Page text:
In Pulsar, the authentication provider is responsible for properly identifying clients and associating the clients with role tokens. If you only enable authentication, an authenticated role token has the ability to access all resources in the cluster. Authorization is the process that determines what clients are able to do.
The role tokens with the most privileges are the superusers. The superusers can create and destroy tenants, along with having full access to all tenant resources.
When a superuser creates a tenant, that tenant is assigned an admin role. A client with the admin role token can then create, modify and destroy namespaces, and grant and revoke permissions to other role tokens on those namespaces.
Enable authorization and assign superusers
You can enable the authorization and assign the superusers in the broker (
conf/broker.conf) configuration files.
A full list of parameters is available in the
conf/broker.conffile. You can also find the default values for those parameters in Broker Configuration.
Typically, you use superuser roles for administrators, clients as well as broker-to-broker authorization. When you use geo-replication, every broker needs to be able to publish to all the other topics of clusters.
You can also enable the authorization for the proxy in the proxy configuration file (
conf/proxy.conf). Once you enable the authorization on the proxy, the proxy does an additional authorization check before forwarding the request to a broker. If you enable authorization on the broker, the broker checks the authorization of the request when the broker receives the forwarded request.
By default, the broker treats the connection between a proxy and the broker as a normal user connection. The broker authenticates the user as the role configured in
proxy.conf(see "Enable TLS Authentication on Proxies"). However, when the user connects to the cluster through a proxy, the user rarely requires the authentication. The user expects to be able to interact with the cluster as the role for which they have authenticated with the proxy.
Pulsar uses Proxy roles to enable the authentication. Proxy roles are specified in the broker configuration file,
conf/broker.conf. If a client that is authenticated with a broker is one of its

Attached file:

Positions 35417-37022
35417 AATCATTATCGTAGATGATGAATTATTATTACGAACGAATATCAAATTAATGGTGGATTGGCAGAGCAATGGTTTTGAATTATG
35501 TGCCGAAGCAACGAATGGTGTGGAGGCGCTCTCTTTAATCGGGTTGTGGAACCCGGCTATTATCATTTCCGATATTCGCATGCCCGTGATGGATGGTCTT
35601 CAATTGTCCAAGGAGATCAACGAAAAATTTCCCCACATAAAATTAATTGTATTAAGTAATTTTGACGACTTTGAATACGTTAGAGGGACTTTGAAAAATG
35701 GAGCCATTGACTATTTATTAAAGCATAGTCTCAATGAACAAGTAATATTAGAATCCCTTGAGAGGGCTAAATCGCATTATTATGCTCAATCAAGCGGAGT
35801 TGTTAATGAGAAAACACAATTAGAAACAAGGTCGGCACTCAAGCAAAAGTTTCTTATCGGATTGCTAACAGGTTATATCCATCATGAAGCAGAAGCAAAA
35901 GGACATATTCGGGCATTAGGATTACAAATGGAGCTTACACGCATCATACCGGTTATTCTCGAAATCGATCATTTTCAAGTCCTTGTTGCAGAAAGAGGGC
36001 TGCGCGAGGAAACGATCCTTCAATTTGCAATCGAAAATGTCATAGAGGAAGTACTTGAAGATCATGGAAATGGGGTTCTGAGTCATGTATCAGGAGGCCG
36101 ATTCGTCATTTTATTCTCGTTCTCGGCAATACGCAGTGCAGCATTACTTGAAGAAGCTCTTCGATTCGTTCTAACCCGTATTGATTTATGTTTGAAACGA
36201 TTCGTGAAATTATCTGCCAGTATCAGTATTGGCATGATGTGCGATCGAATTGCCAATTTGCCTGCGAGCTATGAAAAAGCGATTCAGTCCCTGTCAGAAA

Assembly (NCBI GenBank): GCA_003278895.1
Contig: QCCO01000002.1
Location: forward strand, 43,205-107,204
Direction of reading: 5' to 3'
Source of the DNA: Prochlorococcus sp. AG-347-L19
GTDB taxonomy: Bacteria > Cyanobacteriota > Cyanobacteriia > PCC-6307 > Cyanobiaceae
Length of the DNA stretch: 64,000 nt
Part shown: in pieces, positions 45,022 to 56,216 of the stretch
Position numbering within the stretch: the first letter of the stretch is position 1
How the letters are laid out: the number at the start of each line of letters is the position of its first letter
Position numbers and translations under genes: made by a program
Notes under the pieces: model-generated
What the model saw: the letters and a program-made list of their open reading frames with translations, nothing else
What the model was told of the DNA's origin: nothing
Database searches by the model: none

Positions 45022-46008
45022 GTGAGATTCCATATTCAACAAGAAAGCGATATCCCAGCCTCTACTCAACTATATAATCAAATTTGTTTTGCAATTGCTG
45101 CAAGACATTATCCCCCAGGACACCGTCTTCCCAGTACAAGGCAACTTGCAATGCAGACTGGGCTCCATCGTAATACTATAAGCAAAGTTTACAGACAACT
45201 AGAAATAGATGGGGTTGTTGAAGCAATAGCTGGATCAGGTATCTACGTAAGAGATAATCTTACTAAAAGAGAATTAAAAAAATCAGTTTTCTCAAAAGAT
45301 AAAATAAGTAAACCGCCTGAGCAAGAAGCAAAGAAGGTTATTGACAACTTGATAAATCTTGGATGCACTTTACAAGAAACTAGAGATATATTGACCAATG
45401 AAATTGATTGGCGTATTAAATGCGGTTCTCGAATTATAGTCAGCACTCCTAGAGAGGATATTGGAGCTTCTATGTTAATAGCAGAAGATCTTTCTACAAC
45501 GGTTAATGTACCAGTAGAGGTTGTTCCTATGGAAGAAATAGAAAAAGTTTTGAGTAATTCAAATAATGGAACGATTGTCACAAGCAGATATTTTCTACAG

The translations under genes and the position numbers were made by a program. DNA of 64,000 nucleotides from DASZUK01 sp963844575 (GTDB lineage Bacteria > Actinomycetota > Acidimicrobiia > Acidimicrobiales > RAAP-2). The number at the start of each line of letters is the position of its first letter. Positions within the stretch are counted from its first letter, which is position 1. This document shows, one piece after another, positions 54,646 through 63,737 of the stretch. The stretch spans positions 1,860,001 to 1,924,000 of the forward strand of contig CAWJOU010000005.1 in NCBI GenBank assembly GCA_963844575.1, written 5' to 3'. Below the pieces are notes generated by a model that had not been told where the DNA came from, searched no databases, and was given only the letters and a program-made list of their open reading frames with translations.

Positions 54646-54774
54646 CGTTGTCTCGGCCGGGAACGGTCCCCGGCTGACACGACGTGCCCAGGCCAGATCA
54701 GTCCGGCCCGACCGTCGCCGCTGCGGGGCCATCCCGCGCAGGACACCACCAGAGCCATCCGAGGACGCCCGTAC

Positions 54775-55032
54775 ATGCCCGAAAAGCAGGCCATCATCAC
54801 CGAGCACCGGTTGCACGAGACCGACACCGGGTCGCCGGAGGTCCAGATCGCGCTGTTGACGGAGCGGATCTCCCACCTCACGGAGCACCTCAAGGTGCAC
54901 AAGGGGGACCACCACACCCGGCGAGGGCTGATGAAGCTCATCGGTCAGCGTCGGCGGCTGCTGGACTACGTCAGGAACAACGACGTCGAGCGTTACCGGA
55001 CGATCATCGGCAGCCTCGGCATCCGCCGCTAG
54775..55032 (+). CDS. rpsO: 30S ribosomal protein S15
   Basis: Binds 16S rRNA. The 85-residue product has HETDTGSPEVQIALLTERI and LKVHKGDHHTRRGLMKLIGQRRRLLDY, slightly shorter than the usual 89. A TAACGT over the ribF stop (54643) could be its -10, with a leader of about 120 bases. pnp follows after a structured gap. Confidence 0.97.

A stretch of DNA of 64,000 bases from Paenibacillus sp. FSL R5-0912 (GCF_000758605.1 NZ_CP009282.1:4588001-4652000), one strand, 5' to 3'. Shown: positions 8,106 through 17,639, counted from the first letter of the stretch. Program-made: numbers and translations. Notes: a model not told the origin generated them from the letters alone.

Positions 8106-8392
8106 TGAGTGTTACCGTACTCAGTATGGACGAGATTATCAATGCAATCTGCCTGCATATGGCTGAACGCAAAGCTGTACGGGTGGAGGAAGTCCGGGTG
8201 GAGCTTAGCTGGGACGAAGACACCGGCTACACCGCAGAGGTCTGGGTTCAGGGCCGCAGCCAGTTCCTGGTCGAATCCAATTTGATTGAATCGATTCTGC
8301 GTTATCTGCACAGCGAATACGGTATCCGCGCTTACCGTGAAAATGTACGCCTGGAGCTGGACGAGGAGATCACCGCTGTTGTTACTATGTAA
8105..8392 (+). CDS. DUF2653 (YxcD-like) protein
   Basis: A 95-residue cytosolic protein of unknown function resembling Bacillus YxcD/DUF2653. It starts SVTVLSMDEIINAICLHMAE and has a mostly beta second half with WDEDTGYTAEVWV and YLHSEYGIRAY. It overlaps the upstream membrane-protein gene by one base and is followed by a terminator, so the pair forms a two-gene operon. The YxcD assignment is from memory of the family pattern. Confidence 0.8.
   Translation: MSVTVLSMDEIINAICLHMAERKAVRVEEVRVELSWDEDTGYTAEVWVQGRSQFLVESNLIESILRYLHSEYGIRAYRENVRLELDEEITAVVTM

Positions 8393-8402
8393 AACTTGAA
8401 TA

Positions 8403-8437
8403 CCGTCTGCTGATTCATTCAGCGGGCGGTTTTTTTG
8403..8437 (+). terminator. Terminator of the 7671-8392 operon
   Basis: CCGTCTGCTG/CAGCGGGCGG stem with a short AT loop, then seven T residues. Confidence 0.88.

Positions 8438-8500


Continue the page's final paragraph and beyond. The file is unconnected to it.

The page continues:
proxyRoles, all requests from that client must also carry information about the role of the client that is authenticated with the proxy. This information is called the original principal. If the original principal is absent, the client is not able to access anything.
You must authorize both the proxy role and the original principal to access a resource to ensure that the resource is accessible via the proxy. Administrators can take two approaches to authorize the proxy role and the original principal.
The more secure approach is to grant access to the proxy roles each time you grant access to a resource. For example, if you have a proxy role named
proxy1, when the superuser creats a tenant, you should specify
proxy1 as one of the admin roles. When a role is granted permissions to produce or consume from a namespace, if that client wants to produce or consume through a proxy, you should also grant
proxy1 the same permissions.
Another approach is to make the proxy role a superuser. This allows the proxy to access all resources. The client still needs to authenticate with the proxy, and all requests made through the proxy have their role downgraded to the original principal of the authenticated client. However, if the proxy is compromised, a bad actor could get full access to your cluster.
You can specify the roles as proxy roles in
proxyRoles=my-proxy-role # if you want to allow superusers to use the proxy (see above) superUserRoles=my-super-user-1,my-super-user-2,my-proxy-role
You can manage tenants using the
Create a new tenant
The following is an example tenant creation command:
bin/pulsar-admin tenants create my-tenant \ --admin-roles my-admin-role \ --allowed-clusters us-west,us-east
This command creates a new tenant
my-tenant that is allowed to use the clusters
A client that successfully identifies itself as having the role
my-admin-role is allowed to perform all administrative tasks on this tenant.
The structure of topic names in Pulsar reflects the hierarchy between tenants, clusters, and namespaces:
You can use Pulsar Admin Tools for managing permission in Pulsar.
Pulsar admin authentication
PulsarAdmin admin = PulsarAdmin.builder() .serviceHttpUrl("http://broker:8080") .authentication("com.org.MyAuthPluginClass", "param1:value1") .build();
To use TLS:
PulsarAdmin admin = PulsarAdmin.builder() .serviceHttpUrl("https://broker:8080") .authentication("com.org.MyAuthPluginClass", "param1:value1") .tlsTrustCertsFilePath("/path/to/trust/cert") .build();